Artist Profile: Kimberly Winkle

Kimberly Winkle

“I’ve always been inspired by color and pattern,” says Tennessee furniture designer and woodworker Kimberly Winkle.

“My interest lies in the potential of wood as an expressive device.”

 

Green Candlesticks, made from polychrome poplar and brass with hand-drawn surface embellishments.
Green Candlesticks, made from polychrome poplar and brass with hand-drawn surface embellishments.

Surveying the wide variety of creations that come from Winkle’s hands—tables, bowls, stools, mirrors, candlesticks, wearables, and a joyful array of elegantly turned boxes—there’s no doubt that the artist speaks in an exceptional voice.

 

Long Green Scribble Table, in polychrome poplar and mahogany.
Long Green Scribble Table, in polychrome poplar and mahogany.

Following a bachelor’s degree in ceramics at the University of Oklahoma, Winkle found her true calling at San Diego State studying with Wendy Maruyama and completing a Master of Fine Arts degree in Furniture Design. Workshops at Haystack Mountain School of Crafts, Anderson Ranch, the Appalachian Center for Craft and Penland School of Crafts have connected her to many talented and inspirational artists and endowed her with an improvisational spirit.

 

Lathe-turned Red Scribble Stool in polychrome poplar.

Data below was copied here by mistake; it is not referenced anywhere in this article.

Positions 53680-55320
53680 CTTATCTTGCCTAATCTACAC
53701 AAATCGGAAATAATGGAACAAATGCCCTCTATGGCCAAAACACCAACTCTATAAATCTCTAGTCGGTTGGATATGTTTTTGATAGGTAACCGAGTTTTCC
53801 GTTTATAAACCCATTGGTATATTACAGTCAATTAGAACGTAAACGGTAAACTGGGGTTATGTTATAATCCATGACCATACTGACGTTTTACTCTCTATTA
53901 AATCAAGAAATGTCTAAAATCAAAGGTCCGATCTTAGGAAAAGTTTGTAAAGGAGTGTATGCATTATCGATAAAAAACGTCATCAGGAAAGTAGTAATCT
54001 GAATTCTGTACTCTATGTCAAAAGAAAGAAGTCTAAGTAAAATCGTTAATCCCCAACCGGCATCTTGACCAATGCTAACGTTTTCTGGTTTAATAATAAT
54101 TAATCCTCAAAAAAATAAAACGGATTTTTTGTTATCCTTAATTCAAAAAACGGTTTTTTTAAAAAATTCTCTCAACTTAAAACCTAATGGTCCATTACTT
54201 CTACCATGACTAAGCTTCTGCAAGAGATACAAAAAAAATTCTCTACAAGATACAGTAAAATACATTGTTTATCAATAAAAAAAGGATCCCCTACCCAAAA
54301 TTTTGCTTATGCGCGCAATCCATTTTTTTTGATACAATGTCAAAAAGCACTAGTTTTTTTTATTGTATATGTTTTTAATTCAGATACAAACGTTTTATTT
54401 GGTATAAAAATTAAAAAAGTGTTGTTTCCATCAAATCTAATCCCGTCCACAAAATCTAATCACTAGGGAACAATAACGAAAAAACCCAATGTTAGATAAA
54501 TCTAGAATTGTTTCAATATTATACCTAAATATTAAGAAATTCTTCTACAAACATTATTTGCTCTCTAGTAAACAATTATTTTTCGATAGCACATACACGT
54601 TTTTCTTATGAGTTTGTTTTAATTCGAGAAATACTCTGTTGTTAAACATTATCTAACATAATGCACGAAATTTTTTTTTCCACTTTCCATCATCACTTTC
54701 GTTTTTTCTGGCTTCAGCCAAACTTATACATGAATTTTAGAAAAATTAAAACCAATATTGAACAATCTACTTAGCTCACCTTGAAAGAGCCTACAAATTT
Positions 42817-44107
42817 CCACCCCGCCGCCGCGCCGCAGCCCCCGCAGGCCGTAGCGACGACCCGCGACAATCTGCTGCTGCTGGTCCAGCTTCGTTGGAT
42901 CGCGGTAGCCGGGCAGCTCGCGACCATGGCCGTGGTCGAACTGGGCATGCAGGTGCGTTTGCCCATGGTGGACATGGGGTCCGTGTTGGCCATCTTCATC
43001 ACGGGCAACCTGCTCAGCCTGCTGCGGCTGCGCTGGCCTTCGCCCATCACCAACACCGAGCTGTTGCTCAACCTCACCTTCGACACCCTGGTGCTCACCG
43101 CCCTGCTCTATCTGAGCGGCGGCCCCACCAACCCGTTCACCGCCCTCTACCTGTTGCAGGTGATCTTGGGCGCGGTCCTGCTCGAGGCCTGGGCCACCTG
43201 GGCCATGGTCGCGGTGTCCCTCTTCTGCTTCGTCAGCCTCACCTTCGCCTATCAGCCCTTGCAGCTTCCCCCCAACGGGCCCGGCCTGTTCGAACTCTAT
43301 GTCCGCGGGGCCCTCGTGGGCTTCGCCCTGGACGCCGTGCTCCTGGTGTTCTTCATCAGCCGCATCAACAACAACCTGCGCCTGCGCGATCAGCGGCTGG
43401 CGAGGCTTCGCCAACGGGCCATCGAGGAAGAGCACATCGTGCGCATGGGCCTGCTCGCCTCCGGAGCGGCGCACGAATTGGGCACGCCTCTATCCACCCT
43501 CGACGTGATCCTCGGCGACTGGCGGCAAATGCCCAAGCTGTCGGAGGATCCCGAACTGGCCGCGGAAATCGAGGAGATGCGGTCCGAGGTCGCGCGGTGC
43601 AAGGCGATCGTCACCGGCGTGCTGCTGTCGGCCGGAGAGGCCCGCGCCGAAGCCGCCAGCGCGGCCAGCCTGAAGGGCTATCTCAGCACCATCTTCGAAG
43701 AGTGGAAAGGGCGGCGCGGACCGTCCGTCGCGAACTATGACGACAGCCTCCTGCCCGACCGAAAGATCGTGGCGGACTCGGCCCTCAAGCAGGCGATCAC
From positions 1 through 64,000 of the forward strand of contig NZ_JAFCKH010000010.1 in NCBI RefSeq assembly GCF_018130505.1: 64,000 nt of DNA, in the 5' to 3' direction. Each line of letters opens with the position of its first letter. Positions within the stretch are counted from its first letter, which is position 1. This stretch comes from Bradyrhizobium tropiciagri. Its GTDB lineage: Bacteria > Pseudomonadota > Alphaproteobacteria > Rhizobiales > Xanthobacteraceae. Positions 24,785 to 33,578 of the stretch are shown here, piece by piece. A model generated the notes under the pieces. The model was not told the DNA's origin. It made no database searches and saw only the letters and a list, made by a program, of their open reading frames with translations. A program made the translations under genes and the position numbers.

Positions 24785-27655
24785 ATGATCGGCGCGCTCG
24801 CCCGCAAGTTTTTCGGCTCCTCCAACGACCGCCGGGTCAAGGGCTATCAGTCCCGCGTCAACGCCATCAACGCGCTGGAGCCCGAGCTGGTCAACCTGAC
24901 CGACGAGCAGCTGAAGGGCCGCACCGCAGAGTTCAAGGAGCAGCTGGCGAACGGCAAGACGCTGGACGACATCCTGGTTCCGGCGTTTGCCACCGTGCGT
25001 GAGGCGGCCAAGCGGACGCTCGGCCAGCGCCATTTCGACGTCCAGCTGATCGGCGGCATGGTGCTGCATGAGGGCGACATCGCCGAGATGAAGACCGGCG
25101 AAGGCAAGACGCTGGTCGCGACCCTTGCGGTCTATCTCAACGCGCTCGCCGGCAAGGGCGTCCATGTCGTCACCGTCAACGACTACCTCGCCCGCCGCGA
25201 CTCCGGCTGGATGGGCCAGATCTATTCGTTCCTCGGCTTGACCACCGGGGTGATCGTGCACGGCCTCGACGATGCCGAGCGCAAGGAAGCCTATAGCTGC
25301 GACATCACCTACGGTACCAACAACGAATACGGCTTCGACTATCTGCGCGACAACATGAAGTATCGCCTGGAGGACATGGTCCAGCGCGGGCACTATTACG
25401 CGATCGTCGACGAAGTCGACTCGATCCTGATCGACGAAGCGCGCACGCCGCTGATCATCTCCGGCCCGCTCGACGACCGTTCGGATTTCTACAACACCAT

Lathe-turned Red Scribble Stool in polychrome poplar.

Winkle begins new furniture or furnishings projects with preliminary sketches and then dives in, working with hardwood, paint and graphite to bring her ideas to fruition. “Poplar is one of my favorite mediums,” she says. “Its subtle grain, combined with the streamlined shapes I prefer, don’t distract from my designs. It provides a blank canvas waiting to be imbued with individuality and charm through my use of color and pattern.”

 

Polychrome and poplar Orange Faceted Box.
Polychrome and poplar Orange Faceted Box.

Winkle uses a bright, flat palette and animates each artwork with a “visual Morse code”—repetitive bursts of lines, dots and swirls—constellations of elements often inspired by wallpaper or fabric.

Winkle’s work is exhibited widely and is in a number of public and private collections. She has been a NICHE Award winner and finalist multiple times and was recently awarded the 2014 John D. Mineck Furniture Fellowship through the Society of Arts and Crafts in Boston. Her future goals for her woodworking are as upbeat as her artwork: “I want to have a happy, healthy, lengthy career that is chock full of artistic breakthroughs and constant learning.”

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